dog laying on its back in a suitcase

Prep Your Pet for Holiday Travel

Part of living an extra-not-ordinary life with your pet is including them in the holiday fun. From family traditions to outdoor adventures, the winter season is filled with opportunities to make special memories with your dog or cat.

Beyond building your bond, traveling with your pet requires some preparation to make sure everything goes smoothly. For example, your pet may need time to get used to their carrier. Additionally, airlines, cruise ships, and hotels have restrictions when it comes to bringing your pet along with you.

On certain airplanes, only small animals that fit into airline-approved carriers are allowed in the cabin. If your pet needs to travel in cargo, you’ll want to make sure they can comfortably sit, turn around, and lie down. Check with your airline to make sure your pet will be able to safely travel.

And if you’re going on a cruise ship, look at the CDC’s website for the latest guidelines. For example, as of November 28, 2022, dogs that are a high risk for rabies are temporarily suspended from importation from specific countries. Before your trip, check these guidelines and your cruise ship’s requirements so your pet is covered.

By following these tips, you can help make sure your dog or cat enjoys every minute of time spent away from home.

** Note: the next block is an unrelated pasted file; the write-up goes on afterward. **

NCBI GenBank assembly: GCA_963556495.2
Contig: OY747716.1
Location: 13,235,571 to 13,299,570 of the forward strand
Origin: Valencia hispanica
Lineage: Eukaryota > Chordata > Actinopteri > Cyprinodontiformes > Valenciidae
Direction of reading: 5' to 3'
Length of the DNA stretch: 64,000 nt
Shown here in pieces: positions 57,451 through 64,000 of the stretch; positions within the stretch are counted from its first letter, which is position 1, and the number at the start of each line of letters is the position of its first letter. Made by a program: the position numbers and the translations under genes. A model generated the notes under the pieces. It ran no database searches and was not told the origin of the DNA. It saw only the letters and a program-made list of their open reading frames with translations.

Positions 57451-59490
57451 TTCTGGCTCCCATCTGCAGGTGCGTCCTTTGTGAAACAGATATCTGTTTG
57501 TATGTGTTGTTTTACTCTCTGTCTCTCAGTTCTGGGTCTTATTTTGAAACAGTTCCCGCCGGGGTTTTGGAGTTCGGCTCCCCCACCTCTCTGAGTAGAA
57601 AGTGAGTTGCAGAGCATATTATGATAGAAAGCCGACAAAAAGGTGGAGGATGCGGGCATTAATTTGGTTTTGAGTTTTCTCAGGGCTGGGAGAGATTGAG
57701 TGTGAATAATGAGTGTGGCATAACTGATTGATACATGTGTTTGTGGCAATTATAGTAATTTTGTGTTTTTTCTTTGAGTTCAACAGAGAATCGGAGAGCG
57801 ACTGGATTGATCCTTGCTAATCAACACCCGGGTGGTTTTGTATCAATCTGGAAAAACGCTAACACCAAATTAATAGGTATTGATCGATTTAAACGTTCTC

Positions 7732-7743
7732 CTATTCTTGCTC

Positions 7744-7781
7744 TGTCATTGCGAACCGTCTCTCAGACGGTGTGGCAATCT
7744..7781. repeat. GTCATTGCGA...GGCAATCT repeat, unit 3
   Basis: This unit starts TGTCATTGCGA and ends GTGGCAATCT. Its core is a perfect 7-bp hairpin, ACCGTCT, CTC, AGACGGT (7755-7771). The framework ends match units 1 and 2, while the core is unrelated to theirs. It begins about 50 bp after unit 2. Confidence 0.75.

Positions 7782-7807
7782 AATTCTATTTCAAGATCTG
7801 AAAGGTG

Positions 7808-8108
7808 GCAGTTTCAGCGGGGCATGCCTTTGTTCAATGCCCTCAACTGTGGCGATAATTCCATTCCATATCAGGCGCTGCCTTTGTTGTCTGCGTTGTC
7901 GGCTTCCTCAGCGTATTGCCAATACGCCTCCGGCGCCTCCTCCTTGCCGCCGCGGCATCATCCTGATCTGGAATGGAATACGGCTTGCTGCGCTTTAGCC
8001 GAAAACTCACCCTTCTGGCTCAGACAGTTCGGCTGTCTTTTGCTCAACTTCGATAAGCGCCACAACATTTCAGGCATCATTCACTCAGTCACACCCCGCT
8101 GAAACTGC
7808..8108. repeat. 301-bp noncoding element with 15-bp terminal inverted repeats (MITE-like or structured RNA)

Get travel ready

For those traveling by car, take smaller day trips before the holidays so your pet can get used to being in the car and their carrier. This is a great time to plan potty breaks and rest stops so they can burn excess energy while you’re on the road. On the days leading up to your trip, try to keep a consistent routine and continue it when possible after you leave to help your pet feel their best.

Visit the vet

If your pet gets car sick, stock up on anti-nausea medication beforehand at the vet. This is also a good time to make sure their vaccinations, ID tag, and microchip are up to date. If you’re flying, you may also need a signed health certificate so make sure to check guidelines before you go to the vet.

Pack their bags

While you pack for your pet, include all the essentials — food, water, bowls, poop bags, medications, bed, blanket, toys, and calming mix-ins. Beyond the necessities, make sure to have the right car or airplane carriers and restraints so your pet stays safe throughout your travels. If you’re flying, check airline restrictions in advance so you don’t run into any surprises along the way.

Let them decompress

Before you meet friends or family, give your pet time to rest and adjust to their new surroundings. This can include going to a dog park so they can run and play or letting your cat out of their carrier in a safe and enclosed area so they can stretch. Before the celebration starts, set ground rules for your pet (like no feeding from the table) so everyone is on the same page. And don’t forget to make a game plan for other pets beforehand so everyone stays safe.

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